The Intercept: Confidential ICE Handbook Lays Out Paths for Investigators to Avoid Constitutional Challenges by Eoin Higgins:
When U.S. Immigration and Customs Enforcement agents go after suspected violators of immigration and customs law, they do whatever they can to get consent from their targets. The idea is simple: By getting their targets’ consent, ICE agents can avoid the complications that arise from the Fourth Amendment’s protections against unreasonable searches and seizures.
Internal policies, laid out in documents reviewed by The Intercept, show how the agency’s investigative wing, Homeland Security Investigations, uses a complex web of civil and criminal warrants, statutory regulations, and legal tactics to effectively operate with as few restrictions as possible across the country.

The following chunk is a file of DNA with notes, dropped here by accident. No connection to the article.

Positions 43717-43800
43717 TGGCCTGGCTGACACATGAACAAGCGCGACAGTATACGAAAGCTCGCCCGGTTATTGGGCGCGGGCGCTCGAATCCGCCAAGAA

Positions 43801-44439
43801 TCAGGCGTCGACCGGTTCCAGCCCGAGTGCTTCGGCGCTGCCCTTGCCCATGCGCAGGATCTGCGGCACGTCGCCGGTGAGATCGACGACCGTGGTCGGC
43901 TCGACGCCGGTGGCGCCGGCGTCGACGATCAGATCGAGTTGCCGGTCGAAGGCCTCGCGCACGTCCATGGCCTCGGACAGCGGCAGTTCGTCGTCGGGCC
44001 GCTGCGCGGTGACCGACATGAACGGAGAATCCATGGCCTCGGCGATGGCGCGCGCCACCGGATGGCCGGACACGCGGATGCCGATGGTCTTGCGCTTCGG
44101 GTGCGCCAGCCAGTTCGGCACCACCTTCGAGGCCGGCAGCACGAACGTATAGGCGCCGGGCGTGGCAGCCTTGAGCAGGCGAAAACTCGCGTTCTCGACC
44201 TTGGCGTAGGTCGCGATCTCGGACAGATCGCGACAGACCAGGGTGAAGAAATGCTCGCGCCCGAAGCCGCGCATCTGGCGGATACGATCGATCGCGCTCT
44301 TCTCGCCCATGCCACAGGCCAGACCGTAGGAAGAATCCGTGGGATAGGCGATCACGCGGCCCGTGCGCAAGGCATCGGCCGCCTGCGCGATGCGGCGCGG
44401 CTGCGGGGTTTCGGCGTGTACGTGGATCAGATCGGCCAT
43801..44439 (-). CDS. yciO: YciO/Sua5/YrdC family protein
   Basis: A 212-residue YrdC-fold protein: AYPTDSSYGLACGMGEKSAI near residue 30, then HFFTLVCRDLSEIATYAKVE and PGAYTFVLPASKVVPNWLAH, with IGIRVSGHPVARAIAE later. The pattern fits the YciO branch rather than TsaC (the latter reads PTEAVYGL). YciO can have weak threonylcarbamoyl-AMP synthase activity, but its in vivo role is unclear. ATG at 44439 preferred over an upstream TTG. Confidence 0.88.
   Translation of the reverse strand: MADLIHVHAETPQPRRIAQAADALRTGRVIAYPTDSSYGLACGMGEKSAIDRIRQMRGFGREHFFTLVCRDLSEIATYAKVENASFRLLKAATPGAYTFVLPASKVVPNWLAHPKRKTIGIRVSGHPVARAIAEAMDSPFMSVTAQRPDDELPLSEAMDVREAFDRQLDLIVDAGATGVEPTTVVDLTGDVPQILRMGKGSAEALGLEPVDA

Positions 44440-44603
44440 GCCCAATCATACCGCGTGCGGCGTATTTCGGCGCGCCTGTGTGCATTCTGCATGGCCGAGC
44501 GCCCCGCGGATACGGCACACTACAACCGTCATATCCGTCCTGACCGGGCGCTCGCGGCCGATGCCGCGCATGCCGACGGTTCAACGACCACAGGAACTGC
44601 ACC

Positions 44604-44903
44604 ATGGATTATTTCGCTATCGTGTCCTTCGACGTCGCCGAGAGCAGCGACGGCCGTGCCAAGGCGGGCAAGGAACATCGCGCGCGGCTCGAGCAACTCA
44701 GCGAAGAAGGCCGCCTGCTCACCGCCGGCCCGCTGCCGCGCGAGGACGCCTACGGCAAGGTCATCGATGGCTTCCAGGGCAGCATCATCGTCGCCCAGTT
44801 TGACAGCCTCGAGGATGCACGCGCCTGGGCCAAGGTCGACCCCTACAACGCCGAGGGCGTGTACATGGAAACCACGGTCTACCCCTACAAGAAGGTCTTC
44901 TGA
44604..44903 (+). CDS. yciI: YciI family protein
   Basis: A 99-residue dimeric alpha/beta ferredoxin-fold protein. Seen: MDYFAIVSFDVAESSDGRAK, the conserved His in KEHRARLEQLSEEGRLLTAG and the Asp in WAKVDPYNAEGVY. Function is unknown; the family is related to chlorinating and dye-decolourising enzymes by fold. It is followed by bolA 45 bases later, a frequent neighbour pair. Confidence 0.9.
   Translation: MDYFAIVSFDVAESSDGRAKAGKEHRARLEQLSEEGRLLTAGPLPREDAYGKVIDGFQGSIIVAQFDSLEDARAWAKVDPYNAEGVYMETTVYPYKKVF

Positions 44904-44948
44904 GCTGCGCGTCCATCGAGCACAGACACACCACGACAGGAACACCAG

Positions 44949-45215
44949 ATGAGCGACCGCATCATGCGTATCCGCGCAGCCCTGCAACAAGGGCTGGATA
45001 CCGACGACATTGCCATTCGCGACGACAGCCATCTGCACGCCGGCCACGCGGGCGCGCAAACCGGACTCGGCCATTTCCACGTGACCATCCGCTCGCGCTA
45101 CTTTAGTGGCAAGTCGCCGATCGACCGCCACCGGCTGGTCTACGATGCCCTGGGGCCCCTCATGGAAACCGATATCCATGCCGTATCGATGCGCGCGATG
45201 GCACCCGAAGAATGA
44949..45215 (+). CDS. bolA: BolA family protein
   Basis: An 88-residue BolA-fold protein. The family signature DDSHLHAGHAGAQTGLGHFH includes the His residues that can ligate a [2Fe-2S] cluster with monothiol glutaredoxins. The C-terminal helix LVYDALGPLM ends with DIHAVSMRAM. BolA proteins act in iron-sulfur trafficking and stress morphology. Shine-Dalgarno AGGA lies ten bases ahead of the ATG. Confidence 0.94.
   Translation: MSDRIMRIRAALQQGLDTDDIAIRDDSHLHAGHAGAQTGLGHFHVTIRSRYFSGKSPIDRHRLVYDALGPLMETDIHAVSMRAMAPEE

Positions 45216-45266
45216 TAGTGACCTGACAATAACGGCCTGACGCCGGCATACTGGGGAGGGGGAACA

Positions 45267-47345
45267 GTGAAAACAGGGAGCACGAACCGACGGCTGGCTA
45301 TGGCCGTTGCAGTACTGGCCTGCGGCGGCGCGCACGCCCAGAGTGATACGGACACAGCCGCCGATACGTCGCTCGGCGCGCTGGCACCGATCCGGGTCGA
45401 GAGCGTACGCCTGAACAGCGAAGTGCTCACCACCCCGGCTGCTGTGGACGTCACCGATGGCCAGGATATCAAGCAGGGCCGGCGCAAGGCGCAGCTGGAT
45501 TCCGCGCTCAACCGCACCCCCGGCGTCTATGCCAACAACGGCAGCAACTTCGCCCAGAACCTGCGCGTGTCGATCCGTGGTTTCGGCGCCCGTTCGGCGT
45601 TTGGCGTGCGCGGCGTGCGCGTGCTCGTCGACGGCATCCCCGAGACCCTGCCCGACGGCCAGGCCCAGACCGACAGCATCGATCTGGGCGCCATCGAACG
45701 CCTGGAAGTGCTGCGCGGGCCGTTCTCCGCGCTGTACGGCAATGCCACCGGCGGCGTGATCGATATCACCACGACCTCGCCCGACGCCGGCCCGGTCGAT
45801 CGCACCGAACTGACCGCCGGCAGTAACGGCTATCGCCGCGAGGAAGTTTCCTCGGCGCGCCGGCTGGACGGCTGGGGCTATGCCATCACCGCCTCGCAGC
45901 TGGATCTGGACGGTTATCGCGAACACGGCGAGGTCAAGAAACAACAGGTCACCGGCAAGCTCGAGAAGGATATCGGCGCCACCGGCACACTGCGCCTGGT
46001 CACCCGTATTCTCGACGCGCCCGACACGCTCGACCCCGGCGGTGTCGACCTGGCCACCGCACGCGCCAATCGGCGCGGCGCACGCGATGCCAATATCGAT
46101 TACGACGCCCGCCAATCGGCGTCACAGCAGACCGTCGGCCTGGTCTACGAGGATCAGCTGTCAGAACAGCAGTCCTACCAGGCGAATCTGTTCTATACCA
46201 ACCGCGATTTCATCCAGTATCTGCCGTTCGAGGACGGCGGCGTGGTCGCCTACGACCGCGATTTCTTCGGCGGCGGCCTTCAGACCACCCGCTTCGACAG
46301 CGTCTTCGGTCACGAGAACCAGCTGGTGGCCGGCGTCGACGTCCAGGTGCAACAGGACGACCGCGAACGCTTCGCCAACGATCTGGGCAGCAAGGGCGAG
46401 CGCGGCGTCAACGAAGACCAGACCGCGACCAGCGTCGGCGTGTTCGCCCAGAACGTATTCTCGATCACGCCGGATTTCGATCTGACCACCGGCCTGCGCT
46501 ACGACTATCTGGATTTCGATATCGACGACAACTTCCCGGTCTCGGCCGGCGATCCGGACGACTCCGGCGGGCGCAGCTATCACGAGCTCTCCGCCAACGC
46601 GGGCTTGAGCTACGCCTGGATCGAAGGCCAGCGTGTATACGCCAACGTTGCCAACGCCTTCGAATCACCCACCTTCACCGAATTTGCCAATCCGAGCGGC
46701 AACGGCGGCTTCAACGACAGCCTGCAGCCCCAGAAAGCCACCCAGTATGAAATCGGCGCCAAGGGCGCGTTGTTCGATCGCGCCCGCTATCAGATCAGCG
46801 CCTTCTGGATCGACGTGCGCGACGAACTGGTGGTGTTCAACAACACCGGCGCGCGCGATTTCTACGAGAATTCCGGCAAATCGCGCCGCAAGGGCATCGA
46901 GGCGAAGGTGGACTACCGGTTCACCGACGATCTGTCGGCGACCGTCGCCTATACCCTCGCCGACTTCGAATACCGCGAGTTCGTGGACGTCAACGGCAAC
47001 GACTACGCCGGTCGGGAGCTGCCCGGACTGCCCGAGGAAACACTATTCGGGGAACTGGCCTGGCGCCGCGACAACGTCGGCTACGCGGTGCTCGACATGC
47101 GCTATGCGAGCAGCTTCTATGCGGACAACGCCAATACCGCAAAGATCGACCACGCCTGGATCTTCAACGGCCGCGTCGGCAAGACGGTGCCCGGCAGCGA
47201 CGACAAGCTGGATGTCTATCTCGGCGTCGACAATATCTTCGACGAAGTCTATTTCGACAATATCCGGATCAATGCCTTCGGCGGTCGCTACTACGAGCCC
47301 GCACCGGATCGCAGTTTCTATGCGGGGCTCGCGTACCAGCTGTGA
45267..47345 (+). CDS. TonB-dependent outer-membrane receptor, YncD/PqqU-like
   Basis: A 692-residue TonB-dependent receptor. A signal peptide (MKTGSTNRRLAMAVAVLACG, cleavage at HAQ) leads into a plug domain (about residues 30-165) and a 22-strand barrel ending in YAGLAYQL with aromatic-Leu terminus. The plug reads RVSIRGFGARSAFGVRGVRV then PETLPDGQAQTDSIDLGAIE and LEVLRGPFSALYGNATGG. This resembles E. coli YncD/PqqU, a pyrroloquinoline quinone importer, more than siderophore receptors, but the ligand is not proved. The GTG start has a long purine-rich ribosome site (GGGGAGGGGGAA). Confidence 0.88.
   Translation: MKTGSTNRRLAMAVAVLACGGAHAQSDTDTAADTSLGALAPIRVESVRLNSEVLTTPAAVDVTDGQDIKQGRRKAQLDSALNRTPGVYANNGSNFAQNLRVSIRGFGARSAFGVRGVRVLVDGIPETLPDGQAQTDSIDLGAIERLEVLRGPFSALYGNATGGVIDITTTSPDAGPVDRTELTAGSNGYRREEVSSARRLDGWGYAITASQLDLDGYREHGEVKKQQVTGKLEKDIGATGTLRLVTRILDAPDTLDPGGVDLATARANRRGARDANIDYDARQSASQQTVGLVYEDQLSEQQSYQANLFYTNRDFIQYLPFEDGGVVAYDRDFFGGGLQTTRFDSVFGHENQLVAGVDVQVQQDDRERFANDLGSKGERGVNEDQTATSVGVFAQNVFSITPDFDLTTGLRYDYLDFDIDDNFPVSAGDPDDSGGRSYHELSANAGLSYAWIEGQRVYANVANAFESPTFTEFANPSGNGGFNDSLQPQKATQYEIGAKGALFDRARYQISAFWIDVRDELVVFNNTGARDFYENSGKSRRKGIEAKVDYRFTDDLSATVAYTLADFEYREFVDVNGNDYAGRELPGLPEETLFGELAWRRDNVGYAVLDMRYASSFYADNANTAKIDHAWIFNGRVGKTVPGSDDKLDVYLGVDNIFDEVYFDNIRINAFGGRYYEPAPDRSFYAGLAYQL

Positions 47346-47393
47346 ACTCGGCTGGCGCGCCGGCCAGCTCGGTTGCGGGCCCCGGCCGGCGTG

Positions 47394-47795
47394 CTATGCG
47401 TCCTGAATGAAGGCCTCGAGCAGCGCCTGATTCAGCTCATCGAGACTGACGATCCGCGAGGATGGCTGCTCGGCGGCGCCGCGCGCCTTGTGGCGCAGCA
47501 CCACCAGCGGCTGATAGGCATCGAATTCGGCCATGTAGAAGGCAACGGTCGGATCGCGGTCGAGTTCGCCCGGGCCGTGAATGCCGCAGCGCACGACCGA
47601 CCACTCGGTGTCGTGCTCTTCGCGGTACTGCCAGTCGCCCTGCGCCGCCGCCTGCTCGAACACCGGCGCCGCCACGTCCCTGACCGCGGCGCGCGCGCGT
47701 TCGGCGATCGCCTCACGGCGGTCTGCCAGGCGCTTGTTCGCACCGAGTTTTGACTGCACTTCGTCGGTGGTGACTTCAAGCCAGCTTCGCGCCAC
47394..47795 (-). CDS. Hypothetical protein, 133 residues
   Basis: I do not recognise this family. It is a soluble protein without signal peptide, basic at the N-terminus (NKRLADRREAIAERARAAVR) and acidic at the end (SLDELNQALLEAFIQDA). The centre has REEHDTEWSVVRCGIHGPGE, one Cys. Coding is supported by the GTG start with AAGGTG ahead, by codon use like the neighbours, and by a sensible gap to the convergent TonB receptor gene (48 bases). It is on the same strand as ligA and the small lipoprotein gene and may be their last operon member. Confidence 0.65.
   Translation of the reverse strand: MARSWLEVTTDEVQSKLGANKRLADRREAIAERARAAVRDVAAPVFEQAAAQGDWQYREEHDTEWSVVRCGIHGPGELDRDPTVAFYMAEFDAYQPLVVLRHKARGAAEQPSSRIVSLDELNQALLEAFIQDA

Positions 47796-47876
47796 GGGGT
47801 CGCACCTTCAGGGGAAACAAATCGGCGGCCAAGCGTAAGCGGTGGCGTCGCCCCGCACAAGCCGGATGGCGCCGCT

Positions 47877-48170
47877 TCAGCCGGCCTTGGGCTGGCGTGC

Protecting agents’ work from constitutional challenges is one of the focuses of the “HSI Search and Seizure Handbook.” The techniques laid out focus heavily on obtaining consent from investigative targets for searches. One method available to agents is to issue “ICE warrants,” which do not carry the power of judicial warrants, but which immigration lawyers warn can be used to mislead or intimidate targets into granting consent for search and seizure.
. . .
Although the document is out of date, it provides a window into how ICE’s investigative wing uses its power to execute warrants for violations of the law ranging from undocumented immigration to money laundering.